The track ‘Big Jet Plane,’ from their 2010 EP ‘Down The Way,’ constantly blows people away and lures new listeners into the world of Angus and Julia Stone. Julia reveals what the song represents: “”Big Jet Plane” has been an incredible song for us. It serves as a gateway for many to discover the rest of our music, and we’re truly grateful to have a song that resonates so strongly with people across the world. A friend once described it as a doorway into the house of our music, which is a perfect analogy. It’s especially valuable because we have such a substantial body of work, and having a song that is so accessible helps draw more listeners to explore our other songs”. 

The newest addition to the outstanding Angus & Julia Stone record line is ‘Cape Forestier,’ reminiscent of their 2007 debut album, ‘Heart Full Of Wine.’ Julia details how the first notes of ‘Cape Forestier’ came about: “Angus and I often meet up to share music and just spend time together. Recently, he completed building the Sugar Cane Mountain Studios, so I went to visit and check it out. While there, we spent time writing and hanging out, and it felt like something special was happening. It had been six years since our last proper tour together, and although we had produced a soundtrack record three years prior, it was created mostly remotely. This time, being together felt right.… It felt like being back in Dad’s living room, and so we started to make ‘Cape Forestier’ with a similar feeling to ‘Chocolates and Cigarettes’, our first ever recording in Dad’s living room.”

From start to finish, ‘Cape Forestier’ sounds cohesive, sonically comforting, and filled with the duo’s take on lust for life. With the majority written at the Sugar Cane Mountain Studios, there are parts from their tour in France six years ago, others last year in Berlin, and some in the US. Julia clarifies, though, that the timeline is tough to pinpoint: “It’s challenging to specify exactly where each song was written, as they often evolve and change throughout the process before they are finalised on the record. One of the songs was written at our home when we were kids. But the majority of the album was both written and recorded at Sugar Cane Mountain Studios.”

Across the 12 tracks, Angus and Julia offer their take on love and connection, capturing their current state of mind attached to songs from years ago; Julia explains: “For instance, one of the tracks, No Boat No Aeroplane was written when Angus was about 15 or 16 years old… However, the record, the sound, and the feel of the record capture this moment we’re in now in our lives and how we feel about our current place in the world. The sound of the album reflects our more accepting approach to dealing with the uncontrollable aspects of life.”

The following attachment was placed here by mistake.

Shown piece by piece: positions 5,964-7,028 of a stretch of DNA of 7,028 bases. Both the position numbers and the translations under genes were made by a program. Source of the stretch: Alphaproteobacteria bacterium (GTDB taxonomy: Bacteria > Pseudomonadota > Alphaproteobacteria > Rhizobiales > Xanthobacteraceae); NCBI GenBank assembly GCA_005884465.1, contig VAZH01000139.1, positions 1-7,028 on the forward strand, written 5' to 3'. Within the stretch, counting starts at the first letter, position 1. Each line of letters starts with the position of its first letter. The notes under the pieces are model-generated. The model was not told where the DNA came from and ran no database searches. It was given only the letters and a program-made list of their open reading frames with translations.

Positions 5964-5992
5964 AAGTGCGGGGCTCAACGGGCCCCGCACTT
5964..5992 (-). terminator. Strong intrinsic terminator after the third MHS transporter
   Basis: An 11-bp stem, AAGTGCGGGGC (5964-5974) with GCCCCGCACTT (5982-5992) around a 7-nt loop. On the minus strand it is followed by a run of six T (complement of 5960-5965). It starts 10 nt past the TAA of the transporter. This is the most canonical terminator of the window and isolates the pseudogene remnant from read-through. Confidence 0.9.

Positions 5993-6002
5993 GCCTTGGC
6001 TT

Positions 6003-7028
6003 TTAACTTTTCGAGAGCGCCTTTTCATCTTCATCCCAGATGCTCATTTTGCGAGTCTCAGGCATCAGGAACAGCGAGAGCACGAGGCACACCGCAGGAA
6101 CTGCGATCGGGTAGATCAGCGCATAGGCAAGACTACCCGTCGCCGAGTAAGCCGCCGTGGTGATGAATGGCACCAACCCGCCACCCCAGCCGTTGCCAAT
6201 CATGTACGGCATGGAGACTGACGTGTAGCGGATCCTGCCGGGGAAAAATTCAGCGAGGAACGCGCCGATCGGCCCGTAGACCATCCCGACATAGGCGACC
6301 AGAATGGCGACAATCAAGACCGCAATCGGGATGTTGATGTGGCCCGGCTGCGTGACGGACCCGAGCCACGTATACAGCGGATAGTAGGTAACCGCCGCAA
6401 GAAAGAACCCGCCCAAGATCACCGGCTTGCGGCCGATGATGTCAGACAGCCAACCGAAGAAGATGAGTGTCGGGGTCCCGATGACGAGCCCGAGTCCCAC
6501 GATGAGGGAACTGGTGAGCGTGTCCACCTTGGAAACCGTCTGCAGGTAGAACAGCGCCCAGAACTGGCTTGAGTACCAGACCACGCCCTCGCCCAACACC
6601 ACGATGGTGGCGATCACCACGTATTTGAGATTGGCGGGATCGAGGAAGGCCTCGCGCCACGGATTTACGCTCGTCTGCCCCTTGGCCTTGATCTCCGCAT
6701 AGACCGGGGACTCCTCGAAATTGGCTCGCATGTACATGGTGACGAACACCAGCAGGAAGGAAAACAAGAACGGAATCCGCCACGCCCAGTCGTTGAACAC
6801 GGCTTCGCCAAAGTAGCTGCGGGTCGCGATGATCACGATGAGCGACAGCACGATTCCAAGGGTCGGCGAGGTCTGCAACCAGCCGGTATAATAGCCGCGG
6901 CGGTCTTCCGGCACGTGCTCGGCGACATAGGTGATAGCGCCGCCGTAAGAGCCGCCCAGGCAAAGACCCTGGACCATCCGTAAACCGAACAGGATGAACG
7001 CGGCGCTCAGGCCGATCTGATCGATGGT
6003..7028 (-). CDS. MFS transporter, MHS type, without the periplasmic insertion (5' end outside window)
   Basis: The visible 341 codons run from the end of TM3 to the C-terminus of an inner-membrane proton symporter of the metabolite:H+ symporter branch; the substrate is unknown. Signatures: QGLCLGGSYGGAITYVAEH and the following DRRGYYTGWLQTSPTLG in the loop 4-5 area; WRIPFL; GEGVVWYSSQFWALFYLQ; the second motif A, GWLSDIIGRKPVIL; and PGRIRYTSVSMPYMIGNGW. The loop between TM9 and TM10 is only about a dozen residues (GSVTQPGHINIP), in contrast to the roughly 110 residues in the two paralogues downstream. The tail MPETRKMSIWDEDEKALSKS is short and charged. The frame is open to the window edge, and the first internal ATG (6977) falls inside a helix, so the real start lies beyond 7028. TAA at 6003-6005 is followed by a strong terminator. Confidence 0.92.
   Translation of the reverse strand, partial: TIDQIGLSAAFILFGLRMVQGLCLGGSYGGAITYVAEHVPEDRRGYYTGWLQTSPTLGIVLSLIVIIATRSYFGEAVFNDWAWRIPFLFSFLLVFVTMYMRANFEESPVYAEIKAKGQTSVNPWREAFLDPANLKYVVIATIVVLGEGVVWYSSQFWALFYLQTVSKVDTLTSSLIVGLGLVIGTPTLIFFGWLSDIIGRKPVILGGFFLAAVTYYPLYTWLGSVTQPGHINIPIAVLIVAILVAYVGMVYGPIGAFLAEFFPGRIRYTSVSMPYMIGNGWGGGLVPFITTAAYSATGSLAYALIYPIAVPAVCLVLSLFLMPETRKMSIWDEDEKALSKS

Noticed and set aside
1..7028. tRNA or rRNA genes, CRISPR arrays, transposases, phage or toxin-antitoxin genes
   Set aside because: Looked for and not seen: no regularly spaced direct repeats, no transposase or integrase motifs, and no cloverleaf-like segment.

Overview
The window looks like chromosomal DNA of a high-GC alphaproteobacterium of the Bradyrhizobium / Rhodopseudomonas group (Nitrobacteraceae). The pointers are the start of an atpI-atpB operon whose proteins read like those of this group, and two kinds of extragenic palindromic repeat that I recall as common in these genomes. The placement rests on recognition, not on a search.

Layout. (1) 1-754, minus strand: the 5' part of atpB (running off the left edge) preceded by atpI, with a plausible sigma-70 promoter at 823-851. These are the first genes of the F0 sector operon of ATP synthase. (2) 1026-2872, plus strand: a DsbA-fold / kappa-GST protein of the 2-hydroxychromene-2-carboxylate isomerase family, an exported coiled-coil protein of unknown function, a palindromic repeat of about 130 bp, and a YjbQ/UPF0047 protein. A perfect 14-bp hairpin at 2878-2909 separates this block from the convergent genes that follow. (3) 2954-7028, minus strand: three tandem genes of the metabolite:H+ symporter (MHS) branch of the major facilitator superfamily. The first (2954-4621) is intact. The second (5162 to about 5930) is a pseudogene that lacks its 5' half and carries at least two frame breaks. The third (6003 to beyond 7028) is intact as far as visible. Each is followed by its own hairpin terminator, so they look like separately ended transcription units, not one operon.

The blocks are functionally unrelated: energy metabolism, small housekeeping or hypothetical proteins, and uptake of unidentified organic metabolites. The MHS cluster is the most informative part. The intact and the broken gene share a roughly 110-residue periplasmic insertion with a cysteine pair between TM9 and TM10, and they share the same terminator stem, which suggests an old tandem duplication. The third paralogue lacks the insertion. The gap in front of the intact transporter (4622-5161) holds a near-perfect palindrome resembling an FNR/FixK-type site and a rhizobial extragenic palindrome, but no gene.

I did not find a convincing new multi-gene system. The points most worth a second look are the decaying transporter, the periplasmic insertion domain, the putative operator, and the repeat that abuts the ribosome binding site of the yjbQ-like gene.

Julia refers to the writing process as ‘natural’ while recognising themes as they listen back to the album now that it’s finished: “One big theme we’ve recognised in hindsight is the ocean. It makes sense because our childhood was so connected to the ocean. To us, the ocean is not just a setting; it’s a powerful mythical symbol… It represents change, uncertainty, beauty—everything, really. The ocean can shift from being incredibly calm to wildly violent. It’s humbling, and you learn to just go with whatever comes your way.”

Listening to ‘Cape Forestier,’ there is a sense of calm throughout, a cathartic sensation for both the listener and Angus and Julia. For songs like ‘Down To The Sea,’ ‘I Want You,’ and ‘Somehow,’ my personal favorites, the setting of these recordings had to set the tone. Julia confirms by describing the aura of Sugar Cane Mountain Studios: “The studio is actually Angus’s, and it’s quite magical—it’s this incredible old 70s house that feels like a time capsule. Each room has different, vibrant wallpapers. The floors are covered with these amazing carpets that have patterns that sort of clash but also somehow perfectly match the walls. It’s just beautiful, and the whole feeling of the place makes it an incredible place to write music. It feels like there are songs waiting to be discovered in every nook—from the walls to the floors to the furniture. It’s the same as how instruments themselves have their own stories to tell, so does Sugarcane”. 

Regarding the inspiration behind ‘Cape Forestier,’ Julia beautifully portrays the endless opportunities to be stunned by the little things and mundane moments of everyday life: “When I’m working on a new record, I don’t really listen to much other music. I find that I’m quite saturated with the music we’re creating, and outside the studio, I actually prefer silence or seeking inspiration through other forms. After the initial recording phase for the album, my partner and I moved to Berlin for a few months. The city was so inspiring. The people, the club culture, the lifestyle, the galleries. I was doing a lot of wandering around this amazing city and thinking about things. I find just being in the world pretty inspiring. Often, the smaller details from a day end up being the best song lyrics.”

‘Cape Forestier’ is a current ethereal testament to Angus and Julia Stone at their best, with dynamic, visual soundscapes that will comfort the most disturbed and inspire those lacking. 

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Photographer: Daniel Mayne

Words: Karolina Kramplova